- Robot perception, or how to make the robot perceive its environment and detect the relevant parts for its task
- Robot manipulation, or how to make the robot act upon the objects of the environment by grasping, pushing, and releasing them, etc
- How to add control to robot motors
4. Robotics theory basics
Now it is time to learn the theory. Even if you are going to work in robotics development and use many solutions already made for you, a minimum of robotics theory is necessary to understand what happens when something goes wrong. Also, knowing the theory will allow you to build better algorithms for robotics.
This section should include the following:
- Mobile kinematics
- Arm kinematics
- Kalman filters
- Robot dynamics
- Robot control
- Path planner algorithms
I recommend that you search for material that teaches you the algorithms while making you implement them in robots. I have found that this is the most efficient way to learn all that theory, make it stick in your head, and find the relation with what you use in your robot implementations.
5. Development tools for robotics
So far, you have learned a lot about programming robots and making them do things. However, when you apply that knowledge to a job in a robotics company, you also need to understand the tools required for software development in a professional environment. Again, you will not be alone, doing your own code. You will be part of a team that, develops the full robot software together. Then, you need to learn to use the tools used for proper software development.
Among those tools, include:
- Jenkins or a similar tool to automate processes
- Unit tests
- Functional tests
- Continuous integration
The goal is to understand how all the development tools integrate to have a complete pipeline of deployment, testing, and detection of errors. This is continuous integration. So you need to learn how to perform continuous integration, integrate Git pushes with Jenkins actions, deploy dockers with the code to test, launch the tests and associated simulations, and generate reports based on the success of the tests.
6. Extra subjects
As additional optional subjects, I recommend studying the following:
- ROS1. Many companies still work on ROS1, so you need to know how it works. Even if very similar to ROS2, you need to understand some differences in creating software for ROS1 robots.
- Web development to create interfaces for robots. The robots of the future will be from many different manufacturers, and the web interface is the only universal interface between the robots and human devices. So robot interfaces will not be based on apps but on the web.
Learn how to create web interfaces that display the robot’s status and allow you to control it remotely.
TIP: Practice while studying
My final recommendation would be that, in order to learn all this material, you do not just watch videos or read books. If you want to get the knowledge, you need to practice the material along every step you are studying. That is the only way you can master the subjects.
For that, I recommend you find sources that provide you with robot simulations or at least git repos with code that you can download and test your solutions. You can check The Construct’s public repo of free robot simulations and download some simulations to practice with them. You can also check The Construct Open Classes, delivered each Tuesday online, which provide a lot of code and simulations already working on any computer without requiring any installation, and everything for free.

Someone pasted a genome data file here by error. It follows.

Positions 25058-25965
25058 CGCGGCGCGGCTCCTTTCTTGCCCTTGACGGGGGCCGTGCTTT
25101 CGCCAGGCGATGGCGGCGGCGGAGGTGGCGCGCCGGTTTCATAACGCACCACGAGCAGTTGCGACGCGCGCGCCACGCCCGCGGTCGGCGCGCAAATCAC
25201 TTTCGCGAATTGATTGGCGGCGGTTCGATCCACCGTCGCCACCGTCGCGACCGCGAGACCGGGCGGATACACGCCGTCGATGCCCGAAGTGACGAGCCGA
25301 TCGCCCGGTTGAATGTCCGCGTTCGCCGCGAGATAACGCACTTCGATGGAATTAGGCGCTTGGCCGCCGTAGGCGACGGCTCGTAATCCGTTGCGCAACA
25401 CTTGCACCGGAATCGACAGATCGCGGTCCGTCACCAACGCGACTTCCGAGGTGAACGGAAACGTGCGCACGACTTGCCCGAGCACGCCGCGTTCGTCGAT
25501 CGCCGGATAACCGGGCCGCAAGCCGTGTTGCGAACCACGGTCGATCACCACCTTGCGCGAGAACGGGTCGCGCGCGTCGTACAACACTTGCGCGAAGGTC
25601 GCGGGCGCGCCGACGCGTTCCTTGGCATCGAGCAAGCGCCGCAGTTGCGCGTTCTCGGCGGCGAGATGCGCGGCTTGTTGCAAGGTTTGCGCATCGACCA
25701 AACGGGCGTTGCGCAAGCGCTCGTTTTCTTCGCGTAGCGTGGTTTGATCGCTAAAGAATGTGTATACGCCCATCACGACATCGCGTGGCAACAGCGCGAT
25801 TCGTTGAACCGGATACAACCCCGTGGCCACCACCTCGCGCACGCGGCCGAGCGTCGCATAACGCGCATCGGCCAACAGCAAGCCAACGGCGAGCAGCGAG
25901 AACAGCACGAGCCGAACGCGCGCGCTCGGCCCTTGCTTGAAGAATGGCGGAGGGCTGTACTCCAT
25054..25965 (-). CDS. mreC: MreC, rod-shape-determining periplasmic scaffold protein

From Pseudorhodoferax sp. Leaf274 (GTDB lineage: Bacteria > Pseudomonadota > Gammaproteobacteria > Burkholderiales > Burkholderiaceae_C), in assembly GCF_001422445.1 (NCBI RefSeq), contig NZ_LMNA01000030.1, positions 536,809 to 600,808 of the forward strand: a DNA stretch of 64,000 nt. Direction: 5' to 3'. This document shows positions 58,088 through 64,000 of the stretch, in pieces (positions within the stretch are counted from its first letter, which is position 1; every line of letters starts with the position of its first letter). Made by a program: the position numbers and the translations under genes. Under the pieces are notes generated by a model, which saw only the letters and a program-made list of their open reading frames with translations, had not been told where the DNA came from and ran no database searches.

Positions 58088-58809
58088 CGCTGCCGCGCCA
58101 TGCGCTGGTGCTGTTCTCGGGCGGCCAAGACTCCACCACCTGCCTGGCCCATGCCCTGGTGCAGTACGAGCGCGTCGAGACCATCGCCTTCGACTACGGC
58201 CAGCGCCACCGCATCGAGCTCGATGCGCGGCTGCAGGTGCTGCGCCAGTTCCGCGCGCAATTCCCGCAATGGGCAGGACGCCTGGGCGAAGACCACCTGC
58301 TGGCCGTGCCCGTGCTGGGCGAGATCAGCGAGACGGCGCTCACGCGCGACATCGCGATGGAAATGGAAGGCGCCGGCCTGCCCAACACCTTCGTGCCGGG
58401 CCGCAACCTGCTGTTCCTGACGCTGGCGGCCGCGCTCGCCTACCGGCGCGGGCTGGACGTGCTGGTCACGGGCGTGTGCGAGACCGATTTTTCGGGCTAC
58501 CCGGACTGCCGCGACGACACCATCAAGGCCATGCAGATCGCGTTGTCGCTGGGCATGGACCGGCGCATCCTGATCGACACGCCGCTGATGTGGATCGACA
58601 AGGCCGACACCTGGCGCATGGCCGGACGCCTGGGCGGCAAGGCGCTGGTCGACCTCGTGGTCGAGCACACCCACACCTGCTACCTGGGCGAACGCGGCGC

So now you can search the internet for the best resources to provide you with the materials above. This should be your plan:
- Dedicate a few days to select the best materials by reviewing them.
- Make a list of the materials you selected for each subject in a document with links to the videos/posts/courses. If you are relying on books, order them now.
- Then, make a calendar detailing when you will finish each subject. This is mandatory, especially if you are following the program by yourself. The calendar will act as accountability, which is the most challenging part when studying alone.
- Then concentrate on those materials until you finish. Do not redo your list, or you will never end. The amount of resources out there is too huge! You should concentrate on learning rather on compiling more material (that is a way of procrastination, and signals that you lack willpower).
If willpower is your weak point…
Take into account that the weakest point in your path is your willpower. The main drawback of the self-learning approach is not not having the optimal path, and it is not not finding the optimal materials. It is, having the will to follow your plan until the end. This is where most self-guided learning fails at a +80% rate.
If you want to avoid that pitfall and wish to have a team that supports you, motivates you, and pushes you forward, check out our Robotics Developer Master Class. In a 6-month program, we provide you with a path and all the resources, a group of tutors supporting your learning, simulated and real robots, projects, and a final internship once you graduate.
Our Robotics Developer Master Class is project-based learning with employability in mind. Of course, we teach you robotics theory, too, but we emphasize the tools that you will use when working for a robotics company as a robotics developer.
And we will be pushing you along throughout the program! Check it out! Classes start in March and September 2023.
Check the Q&A session about the Robotics Developer Master Class that we are delivering on Youtube
Now you have a list of the essential knowledge must you master to land a robotics development job.
Go for it. The next 6 months can change your future for the better.
Final recommendation: during the learning process, pay attention to which subject sparks more interest in you. As you may imagine, the topics you learn in this program can be deepened in many ways. And since you cannot be a master of all the subjects, you should pay attention to those subjects that attract you more, and then, once you finish the program, go and learn more about them, or search for jobs related to that subject.
Now, go and do your homework. The robots of the future depend on you!